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New York City College of Technology - CUNY

Social Sciences Department
FALL 2018

ECON: 1101, Section E614 /Classroom: N/403

TITLE: Macroeconomics
Class Hours: 3, Credits: 3

Instructor: Dr. Fangxia Lin

Email: fxlin@citytech.cuny.edu
Office Location: N600
Office Hours: F, 8:30-9:00 PM
And/or by appointment
Phone: 718-614-7259

COURSE DESCRIPTION: Fundamental economic ideas and the operation of the

economy on a national scale. Production distribution and consumption of goods and services, the
exchange process, the role of government, the national income and its distribution, GDP,
consumption function, savings function, investment spending, the multiplier principle and the
influence of government spending on income and output. Analysis of monetary policy, including
the banking system and the Federal Reserve System.

CUNY proficiency in reading and writing


Principles of Macroeconomics, Author: Timothy Taylor, Publisher: Open Stax College, Year Published:
2015, This book is FREE in PDF and web based versions and can be obtained from
If you wish to obtain a hard copy, these are available for $33 and can be ordered from the site:
Open Lab: Please sign up for an Open Lab account if you do not already have one, and join the course
at https://openlab.citytech.cuny.edu/groups/econ-1101-macroeconomics-fall-2018/

The text, week-by-week schedule, exam dates, etc. will be posted on this site.

Other readings

Additional readings (short articles) will often be assigned along with chapter readings. These will include
discussion questions for the following week’s class.



The New York Times http://www.nyt.com

The Federal Reserve (interest rates; national economic policy analysis) http://federalreserve.gov/
New York Federal Reserve Bank http://www.newyorkfed.org
The Economist http://www.economist.com
Fiscal Policy Institute http://www.fiscalpolicy.org
Economic Policy Institute http://epinet.org/
U.S. Bureau of Labor Statistics, U.S. Dept. of Labor http://bls.gov
NYS Department of Labor www.labor.state.ny.us
U.S. Census www.census.gov
The Financial Times http://www.ft.com/home/us
The Wall Street Journal www.wsj.com

Many of these sites can also be accessed through the CUNY portal.

BLACKBOARD: Blackboard will be used to post the course syllabus, supplemental

readings, articles and discussion board assignments and all class assignments. It will also be
used to post announcements and occasionally for email.

If you have not accessed Blackboard yet or do not yet have an account, you should go to the
computer center on the 6th Floor (G/600) to get set up with a user name and password. You should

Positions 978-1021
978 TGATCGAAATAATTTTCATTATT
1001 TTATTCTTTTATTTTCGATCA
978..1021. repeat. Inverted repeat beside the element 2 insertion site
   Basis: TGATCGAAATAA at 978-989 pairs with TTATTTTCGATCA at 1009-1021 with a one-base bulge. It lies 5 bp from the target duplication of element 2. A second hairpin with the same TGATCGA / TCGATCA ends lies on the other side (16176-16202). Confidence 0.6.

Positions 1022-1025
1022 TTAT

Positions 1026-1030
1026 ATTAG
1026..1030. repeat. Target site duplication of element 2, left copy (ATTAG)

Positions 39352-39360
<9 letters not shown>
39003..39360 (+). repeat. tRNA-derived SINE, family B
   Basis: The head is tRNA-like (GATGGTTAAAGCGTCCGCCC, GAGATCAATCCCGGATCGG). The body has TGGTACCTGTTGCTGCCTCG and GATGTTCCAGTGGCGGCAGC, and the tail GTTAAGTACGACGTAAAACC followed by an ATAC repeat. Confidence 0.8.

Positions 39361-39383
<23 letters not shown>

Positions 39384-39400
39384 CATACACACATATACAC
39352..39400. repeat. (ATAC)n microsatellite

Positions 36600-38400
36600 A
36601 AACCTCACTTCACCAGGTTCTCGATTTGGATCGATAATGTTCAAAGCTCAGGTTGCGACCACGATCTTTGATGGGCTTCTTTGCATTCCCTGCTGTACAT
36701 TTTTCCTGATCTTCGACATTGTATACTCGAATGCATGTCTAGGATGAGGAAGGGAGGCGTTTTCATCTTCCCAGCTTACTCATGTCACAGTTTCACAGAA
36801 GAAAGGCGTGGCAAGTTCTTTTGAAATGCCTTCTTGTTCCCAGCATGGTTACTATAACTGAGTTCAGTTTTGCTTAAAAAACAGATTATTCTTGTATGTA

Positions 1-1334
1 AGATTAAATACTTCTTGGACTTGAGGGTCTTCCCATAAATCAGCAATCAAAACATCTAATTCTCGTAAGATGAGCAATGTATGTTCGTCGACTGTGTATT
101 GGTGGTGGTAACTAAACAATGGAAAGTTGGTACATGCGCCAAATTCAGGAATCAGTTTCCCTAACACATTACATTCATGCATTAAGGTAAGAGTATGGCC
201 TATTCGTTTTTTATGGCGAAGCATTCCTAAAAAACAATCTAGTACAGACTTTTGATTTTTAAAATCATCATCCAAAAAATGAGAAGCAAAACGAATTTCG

also remember to use your assigned CityTech/CUNY email address to access email announcements
sent to the class.

The final grade is based on the following:
 Quiz 20 %
 Midterm exam 35 %
 Final exam 35 %
 Class participation/attendance 10 %
Total 100%

(The class participation/attendance is evaluated as follows: 0 – 2 abs: 100; 3 abs: 85; 4 abs: 75; 5 or more:


ECON 1101 – Macroeconomics – Semester Schedule FALL 2018

Week 1: Chapter 1: Welcome to Economics

(F: 8/31/2018) What is the difference between macro and micro economics?
The central choices of economic decision making: what, how and for
whom to produce?
The participants in the market economy
Key concepts used in economic analysis:
Scarcity, choice, tradeoff, opportunity cost
Marginal analysis and choice
Ceteris Paribus or “everything else held constant”
Positive and normative economics and using theories and models to
measure economic events; Criteria for evaluation of economic policy and
policy proposals
Economic systems – the market economy, mixed economy, and command
Review of expressing relationships between economic variables using

Review of graphing and its use in economics

Reading assignment to be completed by next week: chapters 1 and 3

Week 2: Chapter 3: Demand and Supply

(F: 9/7/2018)
Reading assignment for next session: Chapter 3−Demand and Supply

Product and Resource Markets – Role of households (consumers) and firms

What is a market?

Consumer demand and the “Law of Demand”
Law of Demand: the inverse relationship between price and quantity
Change in quantity demanded vs. change in demand: applying the concept
of “ceteris paribus”
Causes of a shift in demand: changes in income, prices of related goods,
expectations, number of consumers, tastes and preferences; Normal and
inferior goods
Law of Supply: The positive relationship between price and quantity
Change in quantity supplied vs. change in supply
Causes of a change in supply: changes in cost of resources, prices of related
goods, technology, expectations of producers, numbers of producers
Applications (examples) of Demand and Supply graphs; Market demand,
market supply and market equilibrium